7 Clues in the Medical Record to Discover Dysphagia

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Medical speech pathology has its uncertainties.This may cause the speech-language pathologist to be very conservative, possibly over-treating or overcompensating, per James Coyle, PhD, CCC-SLP, BCS-S at his talk on April 11, 2014, at the ASHA Healthcare & Business Institute.

“When the cause of dysphagia is not obvious: Sorting through treasure and surprises in the medical record.”

Coyle advised clinicians to value the medical record just as much as our direct examination of the patient. The “medical record is a messy place,” per Coyle. It is our job to dig for clues to distinguish which came first: the illness or the dysphagia. Some conditions can mimic dysphagia-related aspiration pneumonia. Some community acquired infections can create weakness and delirium, which then cause an acute dysphagia.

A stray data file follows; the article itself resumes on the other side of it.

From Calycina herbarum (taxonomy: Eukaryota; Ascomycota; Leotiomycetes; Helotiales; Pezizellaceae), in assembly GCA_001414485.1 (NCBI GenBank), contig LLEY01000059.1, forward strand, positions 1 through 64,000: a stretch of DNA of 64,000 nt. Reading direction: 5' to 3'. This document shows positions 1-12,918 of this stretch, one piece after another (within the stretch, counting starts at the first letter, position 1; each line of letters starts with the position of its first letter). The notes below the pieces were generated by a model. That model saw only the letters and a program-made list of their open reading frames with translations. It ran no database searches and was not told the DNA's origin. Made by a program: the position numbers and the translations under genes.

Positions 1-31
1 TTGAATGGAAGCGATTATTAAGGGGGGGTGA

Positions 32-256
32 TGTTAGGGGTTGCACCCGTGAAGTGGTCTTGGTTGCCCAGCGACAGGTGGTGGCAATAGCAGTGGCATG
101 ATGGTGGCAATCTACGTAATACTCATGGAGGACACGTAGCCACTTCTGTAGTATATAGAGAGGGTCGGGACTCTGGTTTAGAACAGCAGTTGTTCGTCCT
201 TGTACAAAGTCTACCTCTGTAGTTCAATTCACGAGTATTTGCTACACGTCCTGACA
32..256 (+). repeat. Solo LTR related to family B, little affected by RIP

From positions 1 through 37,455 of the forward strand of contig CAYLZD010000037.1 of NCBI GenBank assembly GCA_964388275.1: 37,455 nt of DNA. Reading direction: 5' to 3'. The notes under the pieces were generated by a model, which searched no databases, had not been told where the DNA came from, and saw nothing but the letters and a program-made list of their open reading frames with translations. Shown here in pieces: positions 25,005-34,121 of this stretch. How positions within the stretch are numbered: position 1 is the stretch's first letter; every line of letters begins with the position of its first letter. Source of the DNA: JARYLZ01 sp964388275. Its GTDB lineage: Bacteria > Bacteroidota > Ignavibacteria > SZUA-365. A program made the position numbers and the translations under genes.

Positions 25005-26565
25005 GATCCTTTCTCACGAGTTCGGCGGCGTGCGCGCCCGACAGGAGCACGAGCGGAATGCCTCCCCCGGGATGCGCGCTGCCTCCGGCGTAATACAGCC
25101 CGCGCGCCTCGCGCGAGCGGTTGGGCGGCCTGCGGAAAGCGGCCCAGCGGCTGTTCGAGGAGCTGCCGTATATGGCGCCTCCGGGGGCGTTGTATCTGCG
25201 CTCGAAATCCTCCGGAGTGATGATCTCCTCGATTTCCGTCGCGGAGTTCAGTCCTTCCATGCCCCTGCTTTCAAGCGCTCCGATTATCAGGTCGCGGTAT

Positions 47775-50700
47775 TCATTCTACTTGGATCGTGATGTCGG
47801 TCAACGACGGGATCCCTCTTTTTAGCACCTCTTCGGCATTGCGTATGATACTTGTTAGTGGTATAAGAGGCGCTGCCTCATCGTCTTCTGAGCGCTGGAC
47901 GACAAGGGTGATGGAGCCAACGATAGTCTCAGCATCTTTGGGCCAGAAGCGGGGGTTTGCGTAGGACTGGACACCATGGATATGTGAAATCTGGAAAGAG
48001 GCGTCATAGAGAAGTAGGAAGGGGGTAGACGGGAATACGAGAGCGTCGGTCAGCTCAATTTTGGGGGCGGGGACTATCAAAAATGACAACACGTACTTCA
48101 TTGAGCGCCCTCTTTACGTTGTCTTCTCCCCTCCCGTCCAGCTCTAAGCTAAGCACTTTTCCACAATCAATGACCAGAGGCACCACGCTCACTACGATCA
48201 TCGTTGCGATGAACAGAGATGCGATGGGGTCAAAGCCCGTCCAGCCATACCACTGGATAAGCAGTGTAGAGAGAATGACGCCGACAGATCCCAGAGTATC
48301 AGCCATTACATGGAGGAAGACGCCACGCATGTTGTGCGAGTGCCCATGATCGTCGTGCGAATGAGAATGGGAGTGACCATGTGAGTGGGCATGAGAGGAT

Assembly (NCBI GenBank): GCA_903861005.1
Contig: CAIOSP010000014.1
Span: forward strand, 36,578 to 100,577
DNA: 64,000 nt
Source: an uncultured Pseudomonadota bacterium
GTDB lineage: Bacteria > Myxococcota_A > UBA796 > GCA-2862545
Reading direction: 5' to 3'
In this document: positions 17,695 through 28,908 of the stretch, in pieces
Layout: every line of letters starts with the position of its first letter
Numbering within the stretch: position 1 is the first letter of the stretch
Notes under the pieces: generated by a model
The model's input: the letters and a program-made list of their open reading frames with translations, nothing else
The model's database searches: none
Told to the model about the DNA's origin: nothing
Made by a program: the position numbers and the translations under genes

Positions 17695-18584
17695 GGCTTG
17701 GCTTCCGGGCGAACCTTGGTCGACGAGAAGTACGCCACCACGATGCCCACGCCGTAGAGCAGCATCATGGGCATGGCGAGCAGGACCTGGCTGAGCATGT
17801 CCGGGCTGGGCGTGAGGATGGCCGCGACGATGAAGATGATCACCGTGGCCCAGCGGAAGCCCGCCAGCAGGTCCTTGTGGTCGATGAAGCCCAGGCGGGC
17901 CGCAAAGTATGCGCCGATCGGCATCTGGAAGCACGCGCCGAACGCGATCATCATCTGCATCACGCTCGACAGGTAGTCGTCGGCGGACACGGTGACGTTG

Let’s start with a story: An active-independent elderly female develops a urinary tract infection (UTI). She feels sleepy and stops eating/drinking regularly. This worsens the UTI and causes dehydration. She gets to the hospital four days after the onset of symptoms. Dehydration causes electrolyte imbalances, leading to delirium. Delirium + infection = more lethargy and a global cognitive decline. Being out of her usual environment causes more confusion and agitation. Antipsychotic medications are used to control the acute agitation. The patient becomes septic, as the infectious process spreads. Her urosepsis spreads to a pneumonia. The SLP notes a high aspiration risk, as the patient looks severely impaired. Unfortunately, without a thorough medical record review, the patient is labeled with dysphagia-related aspiration pneumonia. She stays on thickened liquids and pureed foods until hospital discharge. Will the patient fall through the cracks and never eat regular food again? Will the “Big-A-word” (ASPIRATION) follow her the rest of her life? Or will an SLP re-evaluate her in two weeks and discover that her dysphagia has disappeared?